INTRODUCTION AND OBJECTIVES: Finding out which drugs are chosen to treat incident cases of hypertension may help in interpreting prevalent use of antihypertensive agents. We aimed to determine the proportion of patients who begin treatment with each antihypertensive drug class, which physicians initiate treatment and whether family physicians alter prescriptions initiated by others, and to compare the prescribing patterns of family physicians and other specialists.
METHODS: In this cohort-nested cross-sectional study between 2014 and 2015 within the Portuguese Sentinel Practice Network, family physicians notified incident cases of hypertension, reporting treatment, who issued the initial prescription and whether treatments initiated by other physicians were changed.
RESULTS: A total of 681 incident cases were notified. The initial prescription was issued by the patient's family physician in 86.9% of cases (95% CI: 84.2-89.3%). The most frequently used agents were angiotensin-converting enzyme inhibitors (51.3% of patients, 95% CI: 47.5-55.0%), thiazide and thiazide-like diuretics (32.2%, 95% CI: 28.8-35.8%), and angiotensin receptor blockers (21.4%, 95% CI: 18.5-24.7%). Compared to other specialists, family physicians used less beta-blockers (20.4 vs. 5.9%, p<0.001) and loop diuretics (8.2 vs. 0.8%, p=0.003). Prescriptions initiated by other specialists were changed by family physicians in 11.6% of cases (95% CI: 6.0-19.6%).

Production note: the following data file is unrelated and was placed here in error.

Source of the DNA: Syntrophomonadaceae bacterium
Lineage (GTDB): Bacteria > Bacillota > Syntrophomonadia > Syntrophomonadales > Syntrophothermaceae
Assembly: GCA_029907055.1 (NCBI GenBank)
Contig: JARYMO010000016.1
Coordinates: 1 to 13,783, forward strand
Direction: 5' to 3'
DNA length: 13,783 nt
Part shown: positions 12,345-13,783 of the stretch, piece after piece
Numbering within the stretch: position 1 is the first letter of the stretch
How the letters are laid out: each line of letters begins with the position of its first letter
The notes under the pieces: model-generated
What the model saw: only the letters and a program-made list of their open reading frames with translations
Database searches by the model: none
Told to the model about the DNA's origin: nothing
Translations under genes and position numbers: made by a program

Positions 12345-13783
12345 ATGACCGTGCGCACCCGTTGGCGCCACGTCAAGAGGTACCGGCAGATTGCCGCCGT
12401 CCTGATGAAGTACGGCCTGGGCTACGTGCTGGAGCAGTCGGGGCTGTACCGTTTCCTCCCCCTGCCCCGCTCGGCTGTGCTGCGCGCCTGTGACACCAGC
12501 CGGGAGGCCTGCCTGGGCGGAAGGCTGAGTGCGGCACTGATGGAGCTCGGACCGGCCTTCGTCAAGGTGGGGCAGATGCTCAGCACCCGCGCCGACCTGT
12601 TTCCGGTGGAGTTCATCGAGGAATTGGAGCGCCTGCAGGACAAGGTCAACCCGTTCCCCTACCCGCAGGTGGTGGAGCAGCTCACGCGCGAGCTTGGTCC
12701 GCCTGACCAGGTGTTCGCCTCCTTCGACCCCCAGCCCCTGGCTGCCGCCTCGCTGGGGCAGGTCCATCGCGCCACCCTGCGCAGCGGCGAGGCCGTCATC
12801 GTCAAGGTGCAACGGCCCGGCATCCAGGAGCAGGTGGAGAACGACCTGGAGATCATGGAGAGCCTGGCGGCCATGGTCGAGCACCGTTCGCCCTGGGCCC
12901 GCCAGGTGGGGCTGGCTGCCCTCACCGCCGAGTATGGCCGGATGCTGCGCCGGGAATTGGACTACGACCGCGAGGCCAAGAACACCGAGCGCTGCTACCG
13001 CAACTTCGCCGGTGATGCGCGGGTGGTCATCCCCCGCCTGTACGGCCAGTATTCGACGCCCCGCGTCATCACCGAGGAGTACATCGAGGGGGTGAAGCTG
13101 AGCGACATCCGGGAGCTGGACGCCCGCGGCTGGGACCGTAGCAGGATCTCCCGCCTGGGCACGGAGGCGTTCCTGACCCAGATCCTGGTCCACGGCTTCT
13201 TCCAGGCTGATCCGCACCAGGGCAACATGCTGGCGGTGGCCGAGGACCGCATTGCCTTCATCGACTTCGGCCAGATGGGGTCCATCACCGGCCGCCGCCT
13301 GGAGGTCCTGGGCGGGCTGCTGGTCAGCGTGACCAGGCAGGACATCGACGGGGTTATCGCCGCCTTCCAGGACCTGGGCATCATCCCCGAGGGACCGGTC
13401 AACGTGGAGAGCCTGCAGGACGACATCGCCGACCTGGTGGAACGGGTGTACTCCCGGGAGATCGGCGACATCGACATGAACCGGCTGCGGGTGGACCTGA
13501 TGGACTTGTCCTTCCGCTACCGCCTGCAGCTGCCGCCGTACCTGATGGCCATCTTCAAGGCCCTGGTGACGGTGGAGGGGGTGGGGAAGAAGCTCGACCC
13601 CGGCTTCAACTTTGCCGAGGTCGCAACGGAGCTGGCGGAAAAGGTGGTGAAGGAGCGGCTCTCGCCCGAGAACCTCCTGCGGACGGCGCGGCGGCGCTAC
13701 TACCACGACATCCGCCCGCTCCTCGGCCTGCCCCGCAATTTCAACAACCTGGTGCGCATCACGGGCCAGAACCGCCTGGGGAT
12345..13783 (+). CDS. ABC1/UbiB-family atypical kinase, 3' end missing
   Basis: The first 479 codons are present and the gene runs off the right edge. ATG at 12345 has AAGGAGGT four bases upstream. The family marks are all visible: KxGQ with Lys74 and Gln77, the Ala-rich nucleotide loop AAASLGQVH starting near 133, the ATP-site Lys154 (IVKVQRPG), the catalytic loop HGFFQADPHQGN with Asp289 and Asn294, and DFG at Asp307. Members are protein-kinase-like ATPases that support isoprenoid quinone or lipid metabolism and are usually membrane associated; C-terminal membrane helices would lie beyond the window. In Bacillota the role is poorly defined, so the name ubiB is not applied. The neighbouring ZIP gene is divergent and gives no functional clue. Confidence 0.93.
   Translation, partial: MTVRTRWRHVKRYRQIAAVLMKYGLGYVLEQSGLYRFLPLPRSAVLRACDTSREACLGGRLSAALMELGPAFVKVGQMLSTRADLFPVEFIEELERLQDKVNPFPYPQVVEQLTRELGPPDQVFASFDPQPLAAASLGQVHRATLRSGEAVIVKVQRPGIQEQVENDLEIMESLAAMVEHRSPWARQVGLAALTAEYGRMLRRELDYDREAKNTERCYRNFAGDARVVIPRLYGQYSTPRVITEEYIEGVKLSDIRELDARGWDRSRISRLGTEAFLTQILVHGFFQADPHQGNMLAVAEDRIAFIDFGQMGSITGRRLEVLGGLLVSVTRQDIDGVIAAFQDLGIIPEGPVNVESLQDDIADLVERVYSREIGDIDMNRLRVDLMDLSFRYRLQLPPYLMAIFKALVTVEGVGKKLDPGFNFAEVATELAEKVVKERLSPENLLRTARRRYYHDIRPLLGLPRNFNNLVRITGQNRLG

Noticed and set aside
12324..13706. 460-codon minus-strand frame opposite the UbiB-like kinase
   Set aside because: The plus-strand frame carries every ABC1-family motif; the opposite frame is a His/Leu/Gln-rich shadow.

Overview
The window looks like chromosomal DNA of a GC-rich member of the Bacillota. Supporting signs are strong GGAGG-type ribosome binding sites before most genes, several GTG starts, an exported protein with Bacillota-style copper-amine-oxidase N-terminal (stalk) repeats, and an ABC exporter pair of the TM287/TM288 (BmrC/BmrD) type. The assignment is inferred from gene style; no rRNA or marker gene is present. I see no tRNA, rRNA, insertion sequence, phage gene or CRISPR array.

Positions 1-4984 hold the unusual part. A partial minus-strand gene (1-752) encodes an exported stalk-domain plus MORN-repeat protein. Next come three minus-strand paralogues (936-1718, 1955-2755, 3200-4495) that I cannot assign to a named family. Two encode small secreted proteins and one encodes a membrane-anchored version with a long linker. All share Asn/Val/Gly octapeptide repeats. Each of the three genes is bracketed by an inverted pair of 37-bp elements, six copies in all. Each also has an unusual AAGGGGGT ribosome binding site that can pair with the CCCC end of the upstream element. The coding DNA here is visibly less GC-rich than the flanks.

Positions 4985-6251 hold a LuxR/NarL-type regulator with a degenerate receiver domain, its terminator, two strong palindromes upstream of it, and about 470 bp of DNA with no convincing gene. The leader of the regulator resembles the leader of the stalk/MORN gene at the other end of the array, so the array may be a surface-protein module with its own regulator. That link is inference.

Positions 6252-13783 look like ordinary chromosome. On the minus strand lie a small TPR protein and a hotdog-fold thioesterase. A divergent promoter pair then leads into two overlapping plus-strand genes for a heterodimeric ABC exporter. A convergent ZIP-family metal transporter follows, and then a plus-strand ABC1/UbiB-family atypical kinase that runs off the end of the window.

CONCLUSION: Angiotensin-converting enzyme inhibitors were the most frequently prescribed antihypertensive class. Most diagnoses were made by the patient's own family physician. Prescriptions initiated by other specialists were usually continued by family physicians. Prescribing patterns were similar between family physicians and other specialists, except for lower use of beta-blockers and loop diuretics.
- Antihypertensive agents
- Drug utilization
- Primary care
- Sentinel surveillance